Even as a little boy Fraser wanted to be a sculptor. He would search for scrap pieces of limestone at a quarry near his home and carve them into figures. By the time Fraser was fourteen his family had realized he had serious talent and sent him to Chicago to study at the Art Institute there. Fraser also worked as an assistant to Richard Bock, the respected sculptor who is probably best known now for his collaborations with Frank Lloyd Wright.
When he was nineteen Fraser went to Paris to attend the École des Beaux-Arts (School of Fine Arts) and entered a competition there that was being judged by Augustus Saint Gaudens. Saint Gaudens felt that Fraser showed a lot of promise and hired him as one of his assistants. Fraser returned with Saint Gaudens to the United States and worked with him for several years in New York. Even after Fraser left Saint Gaudens’s employment and opened his own studio, the relationship remained very friendly. Saint Gaudens would frequently refer clients to Fraser, and Saint Gaudens’s artistic style obviously continued to have great influence over Fraser’s work.
When Saint Gaudens died not long after designing two new coins for the U.S. Mint, Fraser approached the Mint with his own design. The Mint Director and Treasury Secretary liked what they saw, and the Buffalo Nickel (also called the Indian Head Nickel), went into production in 1913. It continued to be minted for twenty-six years.To celebrate the end of World War I, in 1919 Fraser was asked to design a new Victory Medal. Anyone who had served in the U.S. military during World War I was eligible to receive the medal. The Victory Medal was more well-known in its time than the Buffalo Nickel, although its fame faded after it was replaced with a new Victory Medal in World War II.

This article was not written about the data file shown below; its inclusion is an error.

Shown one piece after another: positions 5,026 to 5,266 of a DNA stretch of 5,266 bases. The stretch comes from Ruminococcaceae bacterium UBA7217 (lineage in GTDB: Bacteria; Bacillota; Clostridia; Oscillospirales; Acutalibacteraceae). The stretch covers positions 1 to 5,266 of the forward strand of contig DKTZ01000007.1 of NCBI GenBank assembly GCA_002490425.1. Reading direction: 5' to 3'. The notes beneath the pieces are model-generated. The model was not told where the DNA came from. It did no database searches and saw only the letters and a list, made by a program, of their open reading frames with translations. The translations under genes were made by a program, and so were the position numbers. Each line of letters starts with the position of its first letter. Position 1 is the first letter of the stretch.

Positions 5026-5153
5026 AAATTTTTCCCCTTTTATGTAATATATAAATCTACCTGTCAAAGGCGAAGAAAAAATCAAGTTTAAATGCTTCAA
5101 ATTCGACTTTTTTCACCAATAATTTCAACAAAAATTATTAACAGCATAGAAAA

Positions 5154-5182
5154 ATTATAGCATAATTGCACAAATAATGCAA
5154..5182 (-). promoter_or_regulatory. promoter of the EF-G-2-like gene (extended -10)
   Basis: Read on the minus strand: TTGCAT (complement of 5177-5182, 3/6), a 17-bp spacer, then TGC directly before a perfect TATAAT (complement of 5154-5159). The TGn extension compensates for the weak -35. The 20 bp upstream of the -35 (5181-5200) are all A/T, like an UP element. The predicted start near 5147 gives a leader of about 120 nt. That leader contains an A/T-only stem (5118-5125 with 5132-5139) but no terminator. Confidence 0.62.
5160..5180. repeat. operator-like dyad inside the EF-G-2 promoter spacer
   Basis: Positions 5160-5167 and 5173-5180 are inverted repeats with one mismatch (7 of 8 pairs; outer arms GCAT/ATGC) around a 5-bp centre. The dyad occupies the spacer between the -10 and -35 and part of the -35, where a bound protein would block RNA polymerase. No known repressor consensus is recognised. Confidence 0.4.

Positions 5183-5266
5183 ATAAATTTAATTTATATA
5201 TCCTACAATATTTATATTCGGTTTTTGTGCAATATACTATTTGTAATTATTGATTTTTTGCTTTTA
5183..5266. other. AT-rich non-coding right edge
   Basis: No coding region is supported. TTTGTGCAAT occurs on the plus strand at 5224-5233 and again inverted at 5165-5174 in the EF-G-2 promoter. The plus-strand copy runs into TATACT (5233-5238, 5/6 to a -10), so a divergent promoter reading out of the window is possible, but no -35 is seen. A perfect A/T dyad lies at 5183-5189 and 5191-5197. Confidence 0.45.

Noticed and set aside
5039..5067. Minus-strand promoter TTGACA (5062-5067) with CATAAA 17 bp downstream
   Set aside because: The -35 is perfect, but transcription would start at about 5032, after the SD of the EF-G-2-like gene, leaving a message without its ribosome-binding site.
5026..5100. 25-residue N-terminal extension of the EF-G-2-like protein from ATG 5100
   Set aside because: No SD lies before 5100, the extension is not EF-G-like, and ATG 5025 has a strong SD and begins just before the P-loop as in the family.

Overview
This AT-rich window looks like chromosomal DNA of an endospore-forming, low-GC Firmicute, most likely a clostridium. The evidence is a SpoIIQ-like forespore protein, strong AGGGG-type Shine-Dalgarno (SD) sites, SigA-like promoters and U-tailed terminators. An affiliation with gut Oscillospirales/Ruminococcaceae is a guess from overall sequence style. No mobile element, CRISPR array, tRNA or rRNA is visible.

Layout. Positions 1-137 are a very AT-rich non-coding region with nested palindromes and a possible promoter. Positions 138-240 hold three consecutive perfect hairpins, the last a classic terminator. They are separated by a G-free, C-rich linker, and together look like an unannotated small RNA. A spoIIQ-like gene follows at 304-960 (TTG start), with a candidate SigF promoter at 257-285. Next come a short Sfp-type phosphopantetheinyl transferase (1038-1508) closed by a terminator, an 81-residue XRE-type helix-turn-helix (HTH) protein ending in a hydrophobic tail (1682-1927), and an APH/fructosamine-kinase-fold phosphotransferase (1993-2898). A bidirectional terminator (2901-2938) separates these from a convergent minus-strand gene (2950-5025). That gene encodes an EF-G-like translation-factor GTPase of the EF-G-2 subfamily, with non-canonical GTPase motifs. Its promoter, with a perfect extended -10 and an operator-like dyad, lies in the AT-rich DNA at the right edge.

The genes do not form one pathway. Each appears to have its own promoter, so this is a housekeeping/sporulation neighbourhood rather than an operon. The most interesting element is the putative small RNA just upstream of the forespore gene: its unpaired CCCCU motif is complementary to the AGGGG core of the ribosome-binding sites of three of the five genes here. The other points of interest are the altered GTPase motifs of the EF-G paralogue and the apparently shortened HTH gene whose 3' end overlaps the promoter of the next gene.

Fraser also designed the Navy Cross, the second highest decoration for valor (just under the Medal of Honor in importance) that is awarded for “extraordinary heroism in combat” to members of the Navy, Marines, and Coast Guard. The Navy Cross was established in 1919 and is still awarded to this day.
Fraser’s most famous sculpture is his 1915 work “End of the Trail,” a tribute to Native Americans that had been commissioned by Clarence Shaler. The sculpture was originally planned to be cast in bronze, but there was a bronze shortage because of World War I, and the sculpture was cast in plaster instead. Over the years the plaster statue seriously deteriorated until it was restored in 1968 by the National Cowboy and Western Heritage Museum. It is currently on display at the Oklahoma City Museum. “End of the Trail” is a very popular image, having been featured on calendars, in prints and posters, and as replica sculptures. It is even the official seal of the city of Waupun, Wisconsin.
As the years went by Fraser’s style became more modern and less complicated, and he began to concentrate on larger works — more monuments and architectural elements, fewer smaller statues. Fraser remained very much in demand through the 1930’s and 1940’s and into the early 1950’s, and he continued to work at his New York studio until his death on October 11, 1953. He was 76 years old.